Geologists from West Virginia University have discovered living cells in halite (rock salt). From the analysis conducted it is estimated that the cells are 830 million years old, although there is a possibility that they could be older than a billion years.
The team made the discovery around 5000 feet below the surface where minerals of salt have been created millions of years ago. Halite, what scientists refer to as rock salt is actually sodium chloride and the living cells are trapped inside of these salt particles.
For this type of living cell or organism, sodium chloride is a perfect environment for preservation, which allowed the cells to live for so many millions of years.
Leader of the study Schroeder-Gomes described that during the formation of rock salt, water containing living cells could be trapped inside. Most of the cells would die, but there are some cells that find the environment perfect to sustain themself.
The team is not sure if these cells are still alive and they won’t know until they find a way to decompose the minerals without harming the cells. Despite this, the team has high hopes as other scientists have found that microorganisms are able to live in recent and modern environments where halite forms.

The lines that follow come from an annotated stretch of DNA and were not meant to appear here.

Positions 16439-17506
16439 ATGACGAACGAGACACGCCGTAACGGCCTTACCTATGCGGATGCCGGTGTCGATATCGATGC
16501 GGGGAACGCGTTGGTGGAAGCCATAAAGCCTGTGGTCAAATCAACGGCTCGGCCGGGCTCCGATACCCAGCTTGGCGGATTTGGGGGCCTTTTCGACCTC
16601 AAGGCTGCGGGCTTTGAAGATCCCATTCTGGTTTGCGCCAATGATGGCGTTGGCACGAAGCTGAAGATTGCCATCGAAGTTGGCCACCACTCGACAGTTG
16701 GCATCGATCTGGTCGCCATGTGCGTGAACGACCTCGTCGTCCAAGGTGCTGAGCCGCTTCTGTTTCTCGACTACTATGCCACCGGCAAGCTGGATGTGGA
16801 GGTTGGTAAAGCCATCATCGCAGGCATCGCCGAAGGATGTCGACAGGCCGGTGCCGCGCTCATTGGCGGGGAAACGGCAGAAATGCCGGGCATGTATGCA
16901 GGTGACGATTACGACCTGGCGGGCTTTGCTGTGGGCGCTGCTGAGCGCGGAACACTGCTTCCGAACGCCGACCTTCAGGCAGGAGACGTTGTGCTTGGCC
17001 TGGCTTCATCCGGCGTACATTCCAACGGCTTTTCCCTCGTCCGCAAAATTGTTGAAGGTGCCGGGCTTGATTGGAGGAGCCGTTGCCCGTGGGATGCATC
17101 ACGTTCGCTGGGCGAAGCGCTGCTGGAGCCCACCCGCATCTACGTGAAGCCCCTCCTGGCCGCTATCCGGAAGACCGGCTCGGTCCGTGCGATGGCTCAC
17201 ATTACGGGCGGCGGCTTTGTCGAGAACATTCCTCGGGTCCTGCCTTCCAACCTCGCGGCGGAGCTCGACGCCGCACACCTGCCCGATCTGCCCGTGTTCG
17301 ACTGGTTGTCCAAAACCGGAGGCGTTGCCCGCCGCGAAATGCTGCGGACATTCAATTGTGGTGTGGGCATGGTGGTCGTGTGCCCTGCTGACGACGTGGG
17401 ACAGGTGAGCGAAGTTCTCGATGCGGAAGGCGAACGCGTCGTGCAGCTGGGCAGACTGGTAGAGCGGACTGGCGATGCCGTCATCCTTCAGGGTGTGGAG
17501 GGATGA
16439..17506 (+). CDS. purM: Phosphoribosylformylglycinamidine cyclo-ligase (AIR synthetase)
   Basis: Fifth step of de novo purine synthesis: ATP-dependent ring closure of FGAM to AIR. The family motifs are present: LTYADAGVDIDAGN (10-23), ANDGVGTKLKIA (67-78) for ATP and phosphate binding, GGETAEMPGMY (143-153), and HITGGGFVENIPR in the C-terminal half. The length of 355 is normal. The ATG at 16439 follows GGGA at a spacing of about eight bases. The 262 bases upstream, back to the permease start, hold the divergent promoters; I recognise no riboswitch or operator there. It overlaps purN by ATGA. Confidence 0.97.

One of the main problems, in this case, is the natural doses of radiation that over such a long period of time would destroy organic matter. At the same time, the geologists have argued in their research paper that previous studies where ancient microorganisms have been studied were found to have survived, despite natural radiation:
“It has been suggested that radiation would destroy organic matter over long time periods, yet Nicastro et al. (2002) found that buried 250 million-year-old halite was exposed to only negligible amounts of radiation. Additionally, microorganisms may survive in fluid inclusions by metabolic changes, including starvation survival and cyst stages, and coexistence with organic compounds or dead cells that could serve as nutrient sources.” (Quote by Sara I. Schreder-Gomes; Kathleen C. Benison; Jeremiah A. Bernau)
In order to actually see these organisms, the research team used ultraviolet petrography and transmitted light. They first identified the halite crystals under a normal microscope and then used a high-performance microscope that is able to magnify 2,000x to study the fluid inside of the mineral crystals and discover the microorganisms.
This has opened a new path for geologists as they now can search other minerals for signs of ancient life.